How to Use the Internet

We live in scary times. Not because of climate change or terrorism. Not because of the pandemic or your girlfriend’s dad. The real threat isn’t as obvious (and as hairy).

Let’s look at the world in a new way.

Don’t be afraid of mischievous pharmaceutical companies, plotting behind your back to scrounge some more of your money. Such thinking is clearly paranoid and won’t get us anywhere, this sheet of self-imposed madness.

Dishonest businessmen aren’t going to harm us. In the entrepreneurial community, greed isn’t the main motor for action. Perhaps both you and I are going to join that growing network of prosperous women and ready-for-action men. And that doesn’t mean we’re insincere.

Don’t worry about overpopulation. Okay, there’s never been more people on Earth, resources are finite, blah, blah. According to the UN’s predictions, it’s not as bad as we often think it is. The trend to have fewer children along with steady economic growth have got you covered.

The world isn’t perfect and there’s a lot of place for improvement. But guess what – it’s never been better! We’re doing well facing these issues, these threats. They seem insurmountable, but have faith in humanity. We’ll be alright.

Still, there’s one thing that distresses and excites me at the same time.

I’m afraid of the internet.

Don’t mistake the internet for technology, though. Tech’s good, tech’s fun!

Technology gave us dishwashers that led to a cultural revolution some hundred years ago. Now we’ve got e-book readers, so that you don’t have to carry that 800-page Stephen King novel around with you. We’ve even got laptops, so that we can write blogs on their keyboards.

It’s fun, and it’s easy.

Tech made blogging possible. Otherwise, I’d have to use ink and paper, which I suppose wouldn’t be too convenient. What’s so scary about the internet then?

Like, what the hell is it!?

Since you’ve come this far reading this text, I assume you more or less know how to navigate through the web.

Search engines, social media, video chats. Just a few clicks – easy, right?

It’s not that simple. Or, not as simple as we’d like it to be. Despite its being part of our everyday lives, no one can be sure what the internet is.

There’s no instructions on how to use it, you’ve probably figured it all out on your own. To get to know your way around, you can try tips, strategies, or even blogs (yikes) that teach you the ropes.

Those web-guides can get you on the right track, so don’t become adverse to their advice. You can use them but, sooner or later, it’s about originality.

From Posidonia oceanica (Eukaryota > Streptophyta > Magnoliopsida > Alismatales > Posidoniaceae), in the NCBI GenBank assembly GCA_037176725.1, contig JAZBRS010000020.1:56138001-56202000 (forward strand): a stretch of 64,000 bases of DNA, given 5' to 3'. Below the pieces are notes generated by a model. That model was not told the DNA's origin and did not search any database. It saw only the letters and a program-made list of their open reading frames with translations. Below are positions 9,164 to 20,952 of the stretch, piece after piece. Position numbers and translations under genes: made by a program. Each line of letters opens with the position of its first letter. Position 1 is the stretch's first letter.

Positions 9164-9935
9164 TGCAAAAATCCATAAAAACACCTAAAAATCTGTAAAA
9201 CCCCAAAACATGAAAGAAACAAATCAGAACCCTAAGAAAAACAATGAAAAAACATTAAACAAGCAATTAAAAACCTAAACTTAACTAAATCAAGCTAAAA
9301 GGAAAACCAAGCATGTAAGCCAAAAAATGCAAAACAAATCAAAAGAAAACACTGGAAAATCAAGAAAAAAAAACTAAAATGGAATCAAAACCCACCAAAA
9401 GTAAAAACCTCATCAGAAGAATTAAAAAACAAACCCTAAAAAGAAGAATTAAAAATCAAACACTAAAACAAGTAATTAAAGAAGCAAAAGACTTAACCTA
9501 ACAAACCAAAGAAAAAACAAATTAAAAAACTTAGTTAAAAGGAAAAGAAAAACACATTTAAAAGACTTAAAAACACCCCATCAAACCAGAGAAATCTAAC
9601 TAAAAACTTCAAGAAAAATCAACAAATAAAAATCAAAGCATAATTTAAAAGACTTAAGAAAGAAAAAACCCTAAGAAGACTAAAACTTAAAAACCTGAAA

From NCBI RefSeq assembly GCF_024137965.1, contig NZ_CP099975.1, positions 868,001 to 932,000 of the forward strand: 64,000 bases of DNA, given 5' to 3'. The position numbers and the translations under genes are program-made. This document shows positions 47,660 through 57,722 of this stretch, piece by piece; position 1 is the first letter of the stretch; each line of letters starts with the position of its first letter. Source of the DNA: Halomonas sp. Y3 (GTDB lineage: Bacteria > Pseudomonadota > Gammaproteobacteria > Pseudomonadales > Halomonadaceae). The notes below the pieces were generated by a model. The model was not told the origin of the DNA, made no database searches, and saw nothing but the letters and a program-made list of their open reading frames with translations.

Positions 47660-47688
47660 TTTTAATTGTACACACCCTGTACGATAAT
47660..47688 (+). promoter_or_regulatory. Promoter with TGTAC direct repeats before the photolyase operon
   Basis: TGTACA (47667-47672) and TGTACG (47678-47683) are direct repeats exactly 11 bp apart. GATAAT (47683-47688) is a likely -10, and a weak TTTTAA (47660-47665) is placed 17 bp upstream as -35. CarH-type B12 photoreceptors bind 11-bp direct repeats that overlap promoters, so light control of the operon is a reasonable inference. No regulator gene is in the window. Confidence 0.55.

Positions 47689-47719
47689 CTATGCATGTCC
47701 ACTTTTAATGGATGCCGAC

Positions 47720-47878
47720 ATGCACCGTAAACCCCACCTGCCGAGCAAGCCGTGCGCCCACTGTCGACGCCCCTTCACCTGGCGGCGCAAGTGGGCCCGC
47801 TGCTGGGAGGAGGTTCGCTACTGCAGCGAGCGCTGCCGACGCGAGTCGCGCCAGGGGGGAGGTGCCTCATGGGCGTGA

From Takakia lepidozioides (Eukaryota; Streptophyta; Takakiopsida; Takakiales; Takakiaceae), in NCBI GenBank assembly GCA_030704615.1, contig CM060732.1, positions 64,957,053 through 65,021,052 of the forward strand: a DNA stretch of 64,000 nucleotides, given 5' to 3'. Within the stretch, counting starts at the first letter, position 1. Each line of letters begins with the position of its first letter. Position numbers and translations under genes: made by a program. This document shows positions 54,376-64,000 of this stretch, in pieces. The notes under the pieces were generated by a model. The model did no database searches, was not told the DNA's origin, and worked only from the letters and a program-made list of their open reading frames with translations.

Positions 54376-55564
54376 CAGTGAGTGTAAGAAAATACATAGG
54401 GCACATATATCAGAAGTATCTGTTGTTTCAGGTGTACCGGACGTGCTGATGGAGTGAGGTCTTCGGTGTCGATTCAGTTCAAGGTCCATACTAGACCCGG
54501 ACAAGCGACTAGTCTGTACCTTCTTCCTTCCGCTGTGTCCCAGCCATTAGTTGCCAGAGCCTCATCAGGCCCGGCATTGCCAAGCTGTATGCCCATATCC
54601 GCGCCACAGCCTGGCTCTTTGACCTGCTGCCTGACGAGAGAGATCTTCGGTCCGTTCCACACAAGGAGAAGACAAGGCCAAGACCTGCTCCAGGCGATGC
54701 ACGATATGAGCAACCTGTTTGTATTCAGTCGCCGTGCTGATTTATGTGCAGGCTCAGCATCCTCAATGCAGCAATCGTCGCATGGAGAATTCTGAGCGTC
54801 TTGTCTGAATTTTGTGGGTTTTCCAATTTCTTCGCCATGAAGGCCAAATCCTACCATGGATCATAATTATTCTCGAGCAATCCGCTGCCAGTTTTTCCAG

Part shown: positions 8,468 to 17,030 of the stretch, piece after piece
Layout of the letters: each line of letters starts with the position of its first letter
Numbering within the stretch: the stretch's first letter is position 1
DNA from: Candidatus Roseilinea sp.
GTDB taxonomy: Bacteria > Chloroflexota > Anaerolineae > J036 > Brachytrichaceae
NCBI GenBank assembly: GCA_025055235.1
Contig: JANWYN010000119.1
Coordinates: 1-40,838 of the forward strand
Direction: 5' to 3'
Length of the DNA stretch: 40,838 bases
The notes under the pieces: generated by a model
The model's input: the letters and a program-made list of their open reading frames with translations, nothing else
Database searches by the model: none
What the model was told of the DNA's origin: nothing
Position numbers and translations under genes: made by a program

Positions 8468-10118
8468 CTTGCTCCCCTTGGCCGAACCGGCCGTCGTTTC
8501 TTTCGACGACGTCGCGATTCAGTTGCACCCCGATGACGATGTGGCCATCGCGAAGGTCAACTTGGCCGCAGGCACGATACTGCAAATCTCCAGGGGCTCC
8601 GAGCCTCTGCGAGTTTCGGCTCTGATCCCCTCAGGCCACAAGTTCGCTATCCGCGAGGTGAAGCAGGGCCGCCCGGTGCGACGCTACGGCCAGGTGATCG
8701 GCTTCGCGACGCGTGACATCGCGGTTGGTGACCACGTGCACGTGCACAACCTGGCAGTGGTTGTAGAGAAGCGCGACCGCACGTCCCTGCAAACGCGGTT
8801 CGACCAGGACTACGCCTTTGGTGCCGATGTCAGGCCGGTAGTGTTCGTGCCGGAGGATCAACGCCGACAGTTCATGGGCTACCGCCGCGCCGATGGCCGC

Following their advice may turn out to be exactly what you’ve been missing the whole time. The ultimate strategy, the key to success. You’ll learn that content from some platforms is inappropriate elsewhere. Maybe even cringeworthy (boy, do I hate this word). You can master the etiquette of social media and become a marketing guru.

Yet, sooner or later, it’s about originality. Bruce Lee knew the drill:

Adapt what is useful, reject what is useless, and add what is specifically your own.

Remember, how I said that in some ways we’re all different, and in others we’re indiscernible? Think about it this way:

There are certain frames and categories and what you do will always fit into one or the other. But what you put into that frame, that’s up to you.

Your content is unique.

The digital revolution has changed the way you store information, socialize, and educate yourself. Instead of going to university, you can watch full lectures online. You can talk to your friends at any time, anywhere. Not even a generation ago, the internet was a novelty. Now, it’s but reality, almost palpable. You’ve got nowhere to hide from it, so don’t even try.

What opportunities does this scary monster bring to the game?

Even today, staying at home, you can make a brand out of yourself. Whatever you’re passionate about, whatever you love – do it, and share it. Find that inner spark of yours and embrace it.

Create and make something of your own.

Don’t be afraid of hateful comments or VPNs (and hundreds of other weird abbreviations). This worldwide web is going to accompany you for the rest of your life, so why not make it a friend of yours? Go with the flow, not against the current (unless it’s a salmon run and I seriously doubt you’re a part of it).

You don’t need high credit rating to launch your business. Stop looking for partners and co-workers, you are your strongest ally. Wealthy investors have become a thing of the past too: Wi-Fi’s cheaper than strawberries, so there’s no use of subsidies.

Is your success guaranteed?

Hard to tell. Everything is hard to tell, frankly. But maybe, just maybe, you are what the world really needs now. With that being the case, I tell you: go for it.

You might be shy and you might be afraid, and that’s alright. Without taking any risk, however, how can you strive for the top?

Do the things you’re scared to do.

Be you. And then put it on the internet.

Published by Dawid Tysowski


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